House of Representatives
Office of Program Research
State Government & Tribal Relations Committee
This analysis was prepared by non-partisan legislative staff for the use of legislative members in their deliberations. This analysis is not a part of the legislation nor does it constitute a statement of legislative intent.
Brief Description: Establishing the Washington state LGBTQ commission.
Sponsors: Senate Committee on Ways & Means (originally sponsored by Senators Wilson, C., Randall, Das, Saldaña, Darneille, Pedersen, Liias, Nguyen, Cleveland, Dhingra and Hunt).
Hearing Date: 3/20/19
Staff: Desiree Omli (786-7105).
Every year, during the month of June, various events are held in various jurisdictions to celebrate LGBTQ (lesbian, gay, bisexual, transgender, queer) Pride Month commemorating events that occurred in June 1969 in New York, which began the movement to prohibit discriminatory laws and practices against LGBTQ people. Nationally, President Clinton proclaimed June as Gay and Lesbian Pride Month in 1999 and 2000. President Obama subsequently proclaimed June as Lesbian, Gay, Bisexual, and Transgender Pride Month in 2009 and for the next five years.
Summary of Bill:
LGBTQ Commission Created.
The Washington State LGBTQ Commission (Commission) is established in the Office of the Governor. The Commission is administered by an executive director who is appointed by the Governor, subject to the availability of amounts appropriated for this purpose.
The Commission consists of 15 members appointed by the Governor who must consider nominations for membership based upon maintaining a balanced and diverse distribution of race and ethnic, geographic, gender identity, sexual orientation, age, socioeconomic status, and occupational representation. Of the members who are initially appointed, five serve for one year, five serve for two years, and five serve for three years. Subsequently, all members will serve for three years.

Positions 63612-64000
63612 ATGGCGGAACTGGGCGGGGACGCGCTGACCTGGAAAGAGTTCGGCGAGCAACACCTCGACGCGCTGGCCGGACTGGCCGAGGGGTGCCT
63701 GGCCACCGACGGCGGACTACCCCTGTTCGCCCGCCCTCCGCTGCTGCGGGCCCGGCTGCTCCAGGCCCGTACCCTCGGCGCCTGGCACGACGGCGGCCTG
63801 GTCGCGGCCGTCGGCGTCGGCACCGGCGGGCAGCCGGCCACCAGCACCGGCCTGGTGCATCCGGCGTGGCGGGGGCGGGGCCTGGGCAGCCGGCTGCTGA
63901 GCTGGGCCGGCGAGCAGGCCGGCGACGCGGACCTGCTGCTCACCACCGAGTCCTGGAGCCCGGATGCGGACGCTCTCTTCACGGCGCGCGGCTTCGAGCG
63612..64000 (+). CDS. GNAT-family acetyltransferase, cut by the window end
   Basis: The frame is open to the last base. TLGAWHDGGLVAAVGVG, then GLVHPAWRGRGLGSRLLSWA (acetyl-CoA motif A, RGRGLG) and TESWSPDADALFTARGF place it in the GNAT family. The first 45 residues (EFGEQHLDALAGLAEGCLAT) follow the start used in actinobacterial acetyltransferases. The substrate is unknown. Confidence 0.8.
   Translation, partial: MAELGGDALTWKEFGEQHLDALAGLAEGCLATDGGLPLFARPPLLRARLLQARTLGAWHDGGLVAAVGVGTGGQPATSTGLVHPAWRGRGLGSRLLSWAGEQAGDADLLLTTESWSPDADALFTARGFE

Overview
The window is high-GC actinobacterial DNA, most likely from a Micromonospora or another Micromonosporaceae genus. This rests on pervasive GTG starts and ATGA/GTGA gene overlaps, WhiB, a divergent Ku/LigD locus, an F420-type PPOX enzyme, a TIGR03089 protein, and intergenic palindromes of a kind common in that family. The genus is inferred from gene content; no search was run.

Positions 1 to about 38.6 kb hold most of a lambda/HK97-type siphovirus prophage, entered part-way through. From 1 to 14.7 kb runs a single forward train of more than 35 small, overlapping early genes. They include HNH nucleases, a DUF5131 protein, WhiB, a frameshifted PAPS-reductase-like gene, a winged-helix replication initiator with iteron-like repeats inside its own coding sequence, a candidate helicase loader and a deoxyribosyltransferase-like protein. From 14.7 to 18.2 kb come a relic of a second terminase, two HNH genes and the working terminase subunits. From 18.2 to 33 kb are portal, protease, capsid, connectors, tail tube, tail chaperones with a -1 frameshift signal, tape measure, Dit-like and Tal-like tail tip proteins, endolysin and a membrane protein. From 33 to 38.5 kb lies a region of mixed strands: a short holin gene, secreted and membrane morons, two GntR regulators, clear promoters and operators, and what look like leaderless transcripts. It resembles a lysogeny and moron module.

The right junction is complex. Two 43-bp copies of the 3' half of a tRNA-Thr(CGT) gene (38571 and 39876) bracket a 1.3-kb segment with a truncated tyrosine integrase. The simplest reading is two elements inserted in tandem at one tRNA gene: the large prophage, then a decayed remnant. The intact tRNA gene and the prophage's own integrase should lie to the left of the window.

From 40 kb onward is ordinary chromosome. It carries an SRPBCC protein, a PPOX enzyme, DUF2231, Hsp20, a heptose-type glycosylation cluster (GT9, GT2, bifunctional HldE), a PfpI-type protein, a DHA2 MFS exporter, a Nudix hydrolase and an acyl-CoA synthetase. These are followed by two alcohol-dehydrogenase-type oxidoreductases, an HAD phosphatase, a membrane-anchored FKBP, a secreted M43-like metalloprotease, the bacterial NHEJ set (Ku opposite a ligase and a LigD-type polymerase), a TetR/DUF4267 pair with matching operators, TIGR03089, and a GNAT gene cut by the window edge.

Executive Director Duties.
The executive director must:
hire staff for the Commission;
monitor state legislation affecting LGBTQ people;
work with agencies to assess relevant programs and policies,
coordinate with other state commissions to address issues of mutual concern; and
work as a liaison between the public and private sector to eliminate barriers to economic and health equity for LGBTQ people.
LGBTQ Commission Duties.
The Commission must:
recruit and maintain a list of names of qualified LGBTQ people to fill vacancies on various boards and commissions;
provide a clearinghouse for information regarding relevant state and federal legislation;
identify and define specific needs of LGBTQ people of color, people with developmental disabilities, seniors, people experiencing homelessness, economic and small business development, and veterans (as well as their spouses and dependents);
consult with state agencies on the impact of policies, procedures, practices, laws, and administrative rules on the unique problems and needs of LGBTQ people;
provide data, input, and recommendations to state agencies on proposed agency rules and the development and implementation of comprehensive and coordinated policies, plans, and programs focusing on the unique problems and needs to LGBTQ people;
provide resource and referral information to agencies and the public;
consult with nonprofit organizations;
hold public hearings to gather input on issues related to the unique problems and needs of LGBTQ people;
advocate for removal of legal and social barriers for LGBTQ people; and
review best practices for discrimination and harassment policies as well as training.
The Commission must submit a report to the Legislature and the Governor every two years detailing the Commission's activities. Specifically, the report must include the following:
recommendations for addressing the needs of LGBTQ people of color, people with developmental disabilities, seniors, people experiencing homelessness, economic and small business development, and veterans (as well as their spouses and dependents);
input received during public hearings and recommendations discussed at the public hearings; and
recommendations for preserving the memory and contributions of LGBTQ individuals in the state who were lost to HIV/AIDS.
State agencies must provide appropriate and reasonable assistance to the Commission, including providing notice of agency proposed rulemaking and gathering data and information.
LGBTQ Commission Powers.
The Commission may:
receive gifts, grants, and endowments from public or private sources made for the use or benefit of the Commission;
establish relationships with public and private institutions, local governments, private industry, community organizations, and other segments of the public to promote equal opportunity for LGBTQ people; and
June of each year is declared by the Legislature to be LGBTQ Pride Month, and the fourth week in June is declared as a time to celebrate the contributions to the state by LGBTQ people in the arts, sciences, commerce, and education. The Legislature also declares that educational institutions, public entities, and private organizations are encouraged to designate time for appropriate activities in commemoration of the lives, history, achievements, and contributions of LGBTQ people.
Fiscal Note: Available.
Effective Date: The bill takes effect 90 days after adjournment of the session in which the bill is passed.